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    Report finds a rise in ‘new denial’ narratives on Youtube and a third of UK teenagers agreeing that climate change is exaggerated
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    Media Insight 16th January 2024

    Report finds a rise in ‘new denial’ narratives on Youtube and a third of UK teenagers agreeing that climate change is exaggerated

    Using an AI-supported analysis of climate change content on Youtube (going back to 2018), a report from the Centre for Countering Digital Hate makes a distinction between ‘old denial’ narratives (e.g. that global temperatures aren’t increasing), and ‘new denial’ narratives (e.g. that rising global temperatures can in fact be beneficial).  Whilst ‘old denial’ narratives are now less common, ‘new denial’ narratives have increased and now constitute 70% of climate denial content on Youtube in 2023.

    Strikingly, in a nationally representative survey of young people in the UK, 31% of respondents aged 13-17 agreed that ‘Climate change and its effects are being purposefully over-exaggerated’, rising to 37% among teenagers who were heavy users of social media.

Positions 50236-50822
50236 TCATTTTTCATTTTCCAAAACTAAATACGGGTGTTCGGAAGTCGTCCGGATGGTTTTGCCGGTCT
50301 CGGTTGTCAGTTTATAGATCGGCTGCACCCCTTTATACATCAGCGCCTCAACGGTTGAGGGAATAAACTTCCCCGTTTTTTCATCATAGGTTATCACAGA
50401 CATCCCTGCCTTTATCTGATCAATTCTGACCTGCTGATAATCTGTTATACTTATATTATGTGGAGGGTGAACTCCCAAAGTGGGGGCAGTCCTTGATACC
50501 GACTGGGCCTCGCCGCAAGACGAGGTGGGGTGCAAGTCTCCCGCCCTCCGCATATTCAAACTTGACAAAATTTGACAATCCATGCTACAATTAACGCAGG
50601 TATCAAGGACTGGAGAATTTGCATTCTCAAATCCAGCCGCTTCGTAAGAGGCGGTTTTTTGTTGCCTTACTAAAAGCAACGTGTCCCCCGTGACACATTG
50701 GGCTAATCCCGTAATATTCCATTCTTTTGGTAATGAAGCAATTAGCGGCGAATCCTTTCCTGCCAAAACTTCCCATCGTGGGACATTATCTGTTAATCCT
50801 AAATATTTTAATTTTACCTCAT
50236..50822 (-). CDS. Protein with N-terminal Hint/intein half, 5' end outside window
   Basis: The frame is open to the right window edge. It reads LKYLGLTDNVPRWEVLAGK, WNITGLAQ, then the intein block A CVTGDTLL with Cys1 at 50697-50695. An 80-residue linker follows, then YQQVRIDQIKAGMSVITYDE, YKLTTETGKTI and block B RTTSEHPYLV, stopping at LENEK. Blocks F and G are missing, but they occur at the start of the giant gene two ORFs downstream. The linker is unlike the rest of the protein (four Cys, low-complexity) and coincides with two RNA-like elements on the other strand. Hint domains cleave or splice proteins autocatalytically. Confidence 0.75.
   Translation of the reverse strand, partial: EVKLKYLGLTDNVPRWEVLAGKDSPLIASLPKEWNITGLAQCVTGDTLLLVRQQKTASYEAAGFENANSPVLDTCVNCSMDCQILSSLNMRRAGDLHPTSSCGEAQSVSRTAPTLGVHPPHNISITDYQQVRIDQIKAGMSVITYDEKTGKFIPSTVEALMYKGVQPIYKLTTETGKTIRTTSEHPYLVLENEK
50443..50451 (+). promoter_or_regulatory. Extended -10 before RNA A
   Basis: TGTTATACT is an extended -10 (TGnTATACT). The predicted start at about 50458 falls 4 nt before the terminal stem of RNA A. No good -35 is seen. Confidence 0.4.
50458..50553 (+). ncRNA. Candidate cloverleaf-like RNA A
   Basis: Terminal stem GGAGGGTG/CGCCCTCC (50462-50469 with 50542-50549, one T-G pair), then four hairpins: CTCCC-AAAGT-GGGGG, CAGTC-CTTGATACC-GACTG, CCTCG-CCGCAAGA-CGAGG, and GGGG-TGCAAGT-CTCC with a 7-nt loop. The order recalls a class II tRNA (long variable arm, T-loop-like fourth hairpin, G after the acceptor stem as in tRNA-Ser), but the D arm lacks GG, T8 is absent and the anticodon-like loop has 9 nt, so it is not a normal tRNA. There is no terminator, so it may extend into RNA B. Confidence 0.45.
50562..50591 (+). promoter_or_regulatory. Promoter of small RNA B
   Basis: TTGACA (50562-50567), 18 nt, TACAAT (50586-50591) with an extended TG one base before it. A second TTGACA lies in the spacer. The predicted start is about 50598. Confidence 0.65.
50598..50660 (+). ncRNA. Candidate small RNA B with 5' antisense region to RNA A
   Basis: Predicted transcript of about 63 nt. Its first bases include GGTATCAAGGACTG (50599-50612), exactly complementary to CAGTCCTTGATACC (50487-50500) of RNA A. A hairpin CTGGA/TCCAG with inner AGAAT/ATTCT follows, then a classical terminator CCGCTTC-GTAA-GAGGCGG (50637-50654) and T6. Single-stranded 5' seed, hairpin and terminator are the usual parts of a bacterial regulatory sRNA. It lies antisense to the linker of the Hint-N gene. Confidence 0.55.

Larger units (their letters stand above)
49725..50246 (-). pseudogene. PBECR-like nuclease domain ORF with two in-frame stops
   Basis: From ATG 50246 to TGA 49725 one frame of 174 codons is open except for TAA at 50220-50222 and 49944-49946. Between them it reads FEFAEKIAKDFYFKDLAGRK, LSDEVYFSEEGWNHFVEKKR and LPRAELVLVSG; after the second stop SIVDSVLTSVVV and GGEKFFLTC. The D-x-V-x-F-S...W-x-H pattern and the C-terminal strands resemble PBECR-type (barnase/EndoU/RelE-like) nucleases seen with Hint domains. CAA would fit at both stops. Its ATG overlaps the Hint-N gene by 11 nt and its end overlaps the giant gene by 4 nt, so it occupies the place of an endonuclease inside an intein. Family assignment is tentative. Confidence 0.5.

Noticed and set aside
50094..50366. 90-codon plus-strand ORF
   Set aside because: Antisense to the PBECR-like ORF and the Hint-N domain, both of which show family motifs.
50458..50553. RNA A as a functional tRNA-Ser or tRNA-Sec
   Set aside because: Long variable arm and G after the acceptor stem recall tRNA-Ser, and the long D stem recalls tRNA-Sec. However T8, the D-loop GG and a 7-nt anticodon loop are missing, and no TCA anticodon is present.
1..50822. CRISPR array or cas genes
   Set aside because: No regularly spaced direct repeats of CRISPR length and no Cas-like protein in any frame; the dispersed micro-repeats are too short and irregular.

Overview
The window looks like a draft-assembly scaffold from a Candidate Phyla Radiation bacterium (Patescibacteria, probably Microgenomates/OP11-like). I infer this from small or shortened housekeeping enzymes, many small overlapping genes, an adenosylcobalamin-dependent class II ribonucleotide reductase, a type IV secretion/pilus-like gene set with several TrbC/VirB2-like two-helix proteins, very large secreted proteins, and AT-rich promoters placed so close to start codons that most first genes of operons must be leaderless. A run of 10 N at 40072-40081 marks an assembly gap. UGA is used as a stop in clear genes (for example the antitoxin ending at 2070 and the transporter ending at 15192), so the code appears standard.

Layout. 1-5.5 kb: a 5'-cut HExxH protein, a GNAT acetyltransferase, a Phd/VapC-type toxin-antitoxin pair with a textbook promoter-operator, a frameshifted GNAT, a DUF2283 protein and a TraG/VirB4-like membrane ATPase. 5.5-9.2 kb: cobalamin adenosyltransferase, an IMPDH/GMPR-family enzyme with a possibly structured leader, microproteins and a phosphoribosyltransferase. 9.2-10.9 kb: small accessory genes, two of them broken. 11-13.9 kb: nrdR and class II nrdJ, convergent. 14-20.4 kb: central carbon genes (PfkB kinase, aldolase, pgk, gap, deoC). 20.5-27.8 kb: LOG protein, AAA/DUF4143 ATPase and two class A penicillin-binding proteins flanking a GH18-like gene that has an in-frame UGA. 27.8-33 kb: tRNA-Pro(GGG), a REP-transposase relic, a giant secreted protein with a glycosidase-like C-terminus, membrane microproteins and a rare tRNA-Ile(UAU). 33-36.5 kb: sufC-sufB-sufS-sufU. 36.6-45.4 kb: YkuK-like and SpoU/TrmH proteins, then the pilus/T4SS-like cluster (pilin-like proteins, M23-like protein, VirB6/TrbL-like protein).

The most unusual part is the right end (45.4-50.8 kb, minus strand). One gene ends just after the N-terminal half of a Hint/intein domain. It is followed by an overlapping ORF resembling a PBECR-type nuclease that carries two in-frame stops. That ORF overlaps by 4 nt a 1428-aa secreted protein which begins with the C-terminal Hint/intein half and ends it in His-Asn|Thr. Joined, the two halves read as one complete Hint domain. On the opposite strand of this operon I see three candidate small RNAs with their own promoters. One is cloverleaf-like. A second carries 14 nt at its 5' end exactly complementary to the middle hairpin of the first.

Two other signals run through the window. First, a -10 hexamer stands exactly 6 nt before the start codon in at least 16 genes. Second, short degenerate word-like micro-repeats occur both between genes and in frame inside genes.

This stands in contrast with Climate Barometer tracker data, where the claim that climate change is exaggerated was unpopular among young people aged 18-24 (a slightly older age group), perhaps indicating a pivot between earlier and later teenage years on susceptibility to this form of ‘new denial’ narrative. Alternatively, it may be a cohort effect that hasn’t been obvious because the majority of polling focuses on those aged 18 and over.

    Content which is critical of clean energy solutions, seeking to discredit them or draw attention to the financial costs of green policies, was included in the ‘new denial’ category. An analysis of newspaper editorials in 2023 by Carbon Brief found a record number of UK newspaper editorials opposing climate action (almost exclusively from right-leaning titles) utilising very similar arguments.

    • Source: Center for Countering Digital Hate | CCDH
    • Date: 16th January 2024

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